Applying game design techniques, game mechanics, and/or game style to non-game applications to solve problems, engage audiences and to make otherwise mundane tasks more fun and engaging.

What is Gamification?

Gamification involves applying game design techniques, game mechanics, and/or game style to non-game applications to solve problems, engage audiences and to make otherwise mundane tasks more fun and engaging.

From a management perspective, gamification can be defined as a process for enhancing a service with opportunities for gameful experiences in order to support the user’s overall value creation.

Gamification is increasingly being applied to many industries, including digital health, to create fun and engaging experiences, converting users into players.

In the context of digital health, gamification is typically employed in health and wellness apps related to self-management, disease prevention, medication adherence, medical education-related simulations and some telehealth programs.

How is Gamification used in Digital Health?

In most self-management, medication adherence, weight loss and other health and wellness apps, gamification typically works in the following three ways:

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  • By using progress bars to measure success – therefore, the perceived value of the service is increased by invoking progress-related psychological biases. (Ex: Weight loss apps, medication adherence programs, health education, etc.)
  • By allowing users to share progress and results with their friends or other users of the service – therefore, a competitive spirit is created to elicit more or better use of the service. (Ex: Fitness apps, weight loss apps, etc.)
  • By giving badges, medals, stars or other virtual gifts during each stage of progress – therefore, a sense of achievement is created to increase motivation levels. (Ex: Weight loss apps, fitness apps, chronic disease management apps, etc.)

In more advanced medical applications, various gamified exercises for older people, individuals with movement impairments, and people suffering from back pain have been created using real-time biofeedback from motion-capture sensors and gesture-control technology.

Additionally, using a story-telling approach and 2D & 3D comics, explanations are provided about health literature related to diagnoses, medical procedures and patient behavior.

Gamification improves health literacy for patients, students and doctors.

Gamification is an application that’s also used in some telehealth programs to educate patients, health workers and the general populace in remote and rural areas.

Current Market and Industry Trends in Gamification

Note that the following estimates refer to gamification applications in all industries, and are not limited to digital health.

According to a Markets and Markets report, the gamification industry will grow to $5.5 billion by 2018, from $421 million in 2013 at a compound annual growth rate (CAGR) of 67.1%.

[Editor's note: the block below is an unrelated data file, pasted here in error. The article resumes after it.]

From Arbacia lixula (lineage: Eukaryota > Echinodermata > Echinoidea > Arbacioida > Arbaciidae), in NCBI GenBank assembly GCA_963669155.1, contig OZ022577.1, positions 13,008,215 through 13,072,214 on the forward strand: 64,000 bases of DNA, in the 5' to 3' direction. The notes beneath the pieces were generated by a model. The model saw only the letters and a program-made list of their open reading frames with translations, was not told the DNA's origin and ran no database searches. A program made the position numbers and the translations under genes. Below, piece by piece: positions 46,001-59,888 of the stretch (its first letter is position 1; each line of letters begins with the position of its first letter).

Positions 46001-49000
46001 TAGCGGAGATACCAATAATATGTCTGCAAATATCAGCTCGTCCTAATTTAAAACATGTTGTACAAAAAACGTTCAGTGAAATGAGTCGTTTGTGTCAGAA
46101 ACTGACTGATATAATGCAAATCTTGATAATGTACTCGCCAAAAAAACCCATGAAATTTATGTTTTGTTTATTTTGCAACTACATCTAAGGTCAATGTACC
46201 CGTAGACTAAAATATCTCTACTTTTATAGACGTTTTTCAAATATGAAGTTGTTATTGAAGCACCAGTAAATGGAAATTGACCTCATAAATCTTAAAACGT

M2 Research estimates that by 2016, businesses will spend $2.8 billion on gamification in the U.S. alone. A 2011 market research report by Gartner states that more than 50% of organizations will be using gamification by 2015.

Factors Driving the Growth of Gamification Include:

  • Outcomes-based medicine approach that focuses on prevention
  • Value-based reimbursements under Affordable Care Act
  • Slow shift of digital health market to business-to-consumer model
  • Growth of the Millennial Generation that grew up playing video games
  • Increasing health consciousness as evidenced by the popularity of health and wellness apps
  • Innovation in interface technologies such as gesture control in Kinect for Xbox 360

Factors Inhibiting the Growth of the Market Include:

  • Low levels of gamification
  • Lack of novelty in gamified features
  • Natural limits regarding the extent to which a process can be gamified
  • Poor correlation between gamified features and promised results
  • Belief that gamification is solely the realm of gamers
  • Using game mechanics to bolster a flawed product or process
  • Using just one game element
  • Games that create systems of dependency or fatigue

With current trends and the projected growth of gamification in coming years, it seems that in order to win – you’ll just have to play.

Gamification IMT’s Articles:

External Resources

  1. Gamification Wiki
  2. Gamification Summit
  3. Gartner’s Blog on Gamification
  4. Gamification in Psychotherapy
  5. Gamification News
  6. Gamification in Healthcare Workshops
  7. Examples of Gamification
  8. Healthcare IT News
  9. Healthcare Information and Management Systems Society (HIMSS)
  10. mHealth News
  11. MobiHealthNews
  12. Fierce Health IT
  13. Wearable Tech World
  14. Fierce Wireless

Relevant Blogs

  1. Fly Spaceships and Shoot Asteroids to Help Researchers Cure Cancer
  2. How Gamification Improves Healthcare Outcomes

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